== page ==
US aids displaced Iraqis as airstrikes help KurdsPublished 5:46pm Saturday, August 9, 2014
BAGHDAD — The Iraqi central government followed U.S. forces in delivering massive amounts of aid Saturday to refugees stranded high in the Sinjar mountains after they escaped a Sunni militant takeover of their towns, and President Barack Obama warned Americans that the renewed U.S. military campaign in Iraq will be “a long-term project.”
Iraq’s defense ministry released a video showing a fleet of C130 cargo planes, each carrying 20 tons of foodstuffs and water, dropping the aid to people in the mountains earlier Saturday. The video shows aerial views of hundreds of cars on top of the mountain and men rushing to collect the deliveries.
President Barack Obama wouldn’t say Saturday just how long the U.S. military involvement would last. He said it depends on the Iraqi government’s sincerity in bringing feuding political parties and sectarian groups together to combat the crisis.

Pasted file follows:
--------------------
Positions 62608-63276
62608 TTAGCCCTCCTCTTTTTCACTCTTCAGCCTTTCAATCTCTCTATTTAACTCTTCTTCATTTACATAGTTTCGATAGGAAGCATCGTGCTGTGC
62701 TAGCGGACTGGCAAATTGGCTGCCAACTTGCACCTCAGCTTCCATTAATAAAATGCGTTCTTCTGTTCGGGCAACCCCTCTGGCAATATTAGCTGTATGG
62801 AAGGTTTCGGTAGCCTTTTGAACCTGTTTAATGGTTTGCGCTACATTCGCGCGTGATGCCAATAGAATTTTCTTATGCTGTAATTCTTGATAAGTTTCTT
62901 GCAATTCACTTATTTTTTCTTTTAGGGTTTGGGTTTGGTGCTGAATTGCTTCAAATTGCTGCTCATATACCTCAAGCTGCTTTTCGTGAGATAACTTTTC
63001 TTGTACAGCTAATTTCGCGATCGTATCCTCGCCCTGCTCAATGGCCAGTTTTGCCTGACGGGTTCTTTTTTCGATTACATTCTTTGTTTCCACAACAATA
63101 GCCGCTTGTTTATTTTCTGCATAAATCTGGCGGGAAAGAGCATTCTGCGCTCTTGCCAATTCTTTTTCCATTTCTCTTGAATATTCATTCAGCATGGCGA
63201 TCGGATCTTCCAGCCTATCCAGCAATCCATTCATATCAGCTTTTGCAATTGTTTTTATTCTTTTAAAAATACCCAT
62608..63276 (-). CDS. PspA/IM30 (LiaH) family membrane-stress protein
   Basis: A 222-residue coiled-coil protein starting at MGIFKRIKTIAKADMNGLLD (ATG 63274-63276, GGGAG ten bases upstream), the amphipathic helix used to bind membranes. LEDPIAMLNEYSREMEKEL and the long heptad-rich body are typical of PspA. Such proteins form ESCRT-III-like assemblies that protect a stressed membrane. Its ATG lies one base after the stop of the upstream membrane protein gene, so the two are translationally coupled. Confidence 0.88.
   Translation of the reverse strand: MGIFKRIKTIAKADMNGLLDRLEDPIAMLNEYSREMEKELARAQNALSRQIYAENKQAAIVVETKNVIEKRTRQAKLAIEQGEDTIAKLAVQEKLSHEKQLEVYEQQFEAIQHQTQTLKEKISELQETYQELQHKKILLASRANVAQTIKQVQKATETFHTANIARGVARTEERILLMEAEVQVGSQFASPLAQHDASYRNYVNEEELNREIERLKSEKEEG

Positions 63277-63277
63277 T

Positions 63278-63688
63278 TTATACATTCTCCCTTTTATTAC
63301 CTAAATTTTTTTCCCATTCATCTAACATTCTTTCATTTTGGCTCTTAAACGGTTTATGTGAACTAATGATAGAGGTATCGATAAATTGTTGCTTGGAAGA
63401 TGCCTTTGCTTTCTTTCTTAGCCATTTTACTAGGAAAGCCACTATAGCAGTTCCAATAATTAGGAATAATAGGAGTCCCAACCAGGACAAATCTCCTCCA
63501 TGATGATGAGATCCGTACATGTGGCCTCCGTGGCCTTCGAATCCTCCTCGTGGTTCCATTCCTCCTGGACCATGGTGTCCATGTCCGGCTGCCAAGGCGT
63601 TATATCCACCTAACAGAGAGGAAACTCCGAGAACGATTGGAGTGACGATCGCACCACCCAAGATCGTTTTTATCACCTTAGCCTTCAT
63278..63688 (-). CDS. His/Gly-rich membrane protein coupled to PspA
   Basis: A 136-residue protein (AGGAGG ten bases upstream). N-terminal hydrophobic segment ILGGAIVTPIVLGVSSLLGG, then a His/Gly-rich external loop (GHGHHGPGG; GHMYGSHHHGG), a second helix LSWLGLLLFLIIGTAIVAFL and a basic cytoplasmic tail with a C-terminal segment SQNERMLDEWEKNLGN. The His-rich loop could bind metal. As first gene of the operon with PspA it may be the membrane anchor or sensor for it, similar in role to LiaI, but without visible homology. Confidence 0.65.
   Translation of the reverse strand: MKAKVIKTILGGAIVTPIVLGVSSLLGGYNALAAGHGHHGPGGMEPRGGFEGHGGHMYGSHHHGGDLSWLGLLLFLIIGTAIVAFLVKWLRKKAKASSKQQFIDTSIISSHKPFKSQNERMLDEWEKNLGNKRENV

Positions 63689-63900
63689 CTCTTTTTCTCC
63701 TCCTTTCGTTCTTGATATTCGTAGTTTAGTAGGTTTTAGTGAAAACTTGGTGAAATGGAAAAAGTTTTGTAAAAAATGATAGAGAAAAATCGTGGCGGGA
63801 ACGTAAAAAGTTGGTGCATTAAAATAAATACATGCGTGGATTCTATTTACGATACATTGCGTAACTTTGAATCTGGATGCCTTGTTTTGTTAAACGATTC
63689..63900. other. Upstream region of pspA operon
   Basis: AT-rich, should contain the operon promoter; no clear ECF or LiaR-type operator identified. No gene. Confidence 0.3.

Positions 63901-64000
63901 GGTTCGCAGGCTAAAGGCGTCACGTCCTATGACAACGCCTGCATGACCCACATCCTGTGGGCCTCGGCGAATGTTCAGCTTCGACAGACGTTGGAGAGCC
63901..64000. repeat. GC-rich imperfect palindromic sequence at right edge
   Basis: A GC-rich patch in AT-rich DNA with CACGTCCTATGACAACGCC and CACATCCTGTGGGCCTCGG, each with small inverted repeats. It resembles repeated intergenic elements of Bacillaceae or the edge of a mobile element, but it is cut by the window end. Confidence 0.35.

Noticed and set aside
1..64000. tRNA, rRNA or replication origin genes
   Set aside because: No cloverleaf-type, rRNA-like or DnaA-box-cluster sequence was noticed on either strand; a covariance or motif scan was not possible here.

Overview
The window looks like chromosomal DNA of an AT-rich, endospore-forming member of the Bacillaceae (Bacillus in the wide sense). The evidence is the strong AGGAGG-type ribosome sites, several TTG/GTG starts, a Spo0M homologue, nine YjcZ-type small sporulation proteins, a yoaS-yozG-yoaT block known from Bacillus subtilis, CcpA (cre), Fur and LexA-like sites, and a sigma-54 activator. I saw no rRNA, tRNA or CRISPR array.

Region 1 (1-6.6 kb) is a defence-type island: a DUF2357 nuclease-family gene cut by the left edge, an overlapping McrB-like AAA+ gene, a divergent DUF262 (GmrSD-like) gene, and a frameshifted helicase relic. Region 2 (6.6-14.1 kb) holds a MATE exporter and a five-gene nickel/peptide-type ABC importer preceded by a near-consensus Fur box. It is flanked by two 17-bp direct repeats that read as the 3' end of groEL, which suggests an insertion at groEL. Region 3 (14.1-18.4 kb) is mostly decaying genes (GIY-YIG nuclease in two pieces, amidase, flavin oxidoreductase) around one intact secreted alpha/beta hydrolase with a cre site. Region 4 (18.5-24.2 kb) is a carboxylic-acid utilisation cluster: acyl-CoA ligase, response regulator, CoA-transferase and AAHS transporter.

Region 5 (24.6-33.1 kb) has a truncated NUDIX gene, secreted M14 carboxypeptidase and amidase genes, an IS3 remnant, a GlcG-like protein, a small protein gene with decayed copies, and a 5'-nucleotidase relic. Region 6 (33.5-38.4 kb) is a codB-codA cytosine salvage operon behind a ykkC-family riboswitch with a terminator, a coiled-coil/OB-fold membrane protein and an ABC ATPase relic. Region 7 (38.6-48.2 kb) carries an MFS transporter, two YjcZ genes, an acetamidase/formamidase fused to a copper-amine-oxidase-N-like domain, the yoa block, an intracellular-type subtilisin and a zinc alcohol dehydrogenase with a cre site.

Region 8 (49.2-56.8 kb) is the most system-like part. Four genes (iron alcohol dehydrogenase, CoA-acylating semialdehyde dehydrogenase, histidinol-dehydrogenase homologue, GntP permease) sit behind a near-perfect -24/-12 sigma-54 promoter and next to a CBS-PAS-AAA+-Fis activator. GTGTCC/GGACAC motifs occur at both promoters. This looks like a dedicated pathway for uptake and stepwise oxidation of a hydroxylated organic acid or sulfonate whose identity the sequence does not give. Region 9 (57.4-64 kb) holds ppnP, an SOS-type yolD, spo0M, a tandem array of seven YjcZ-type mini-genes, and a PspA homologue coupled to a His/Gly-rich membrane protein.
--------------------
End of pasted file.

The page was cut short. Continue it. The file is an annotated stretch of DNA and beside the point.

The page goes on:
“I don’t think we are going to solve this problem in weeks,” Obama said. He described the militant takeover of large parts of Iraq as “a wake-up call for a lot of Iraqis inside of Baghdad” who must cooperate to keep their country from breaking up.
The U.S. military, which officially withdrew its combat forces from Iraq in late 2011 after more than eight years of war, returned to battle Friday when two F/A-18 jets dropped 500-pound bombs on a piece of artillery and the truck towing it outside Irbil.
The Pentagon said the militants were using the artillery to shell Kurdish forces defending the capital of Iraq’s autonomous Kurdish region, home to a U.S. consulate and about three dozen U.S. military trainers.
A second round of airstrikes by four Navy F/A-18 fighter jets destroyed a seven-vehicle convoy, and unmanned aircraft hit a mortar launcher near Irbil, according to U.S. officials who spoke on condition of anonymity because they weren’t authorized to discuss the strikes publicly.
American planes dropped food and water on Friday and Saturday for those trapped in the Sinjar mountains, said Pentagon chief spokesman Rear Adm. John Kirby.
Iraq’s embattled Prime Minister Nouri al-Maliki called upon his air force on Monday to provide aerial reinforcements to Kurdish fighters on the front lines of battle against the Islamic State militants.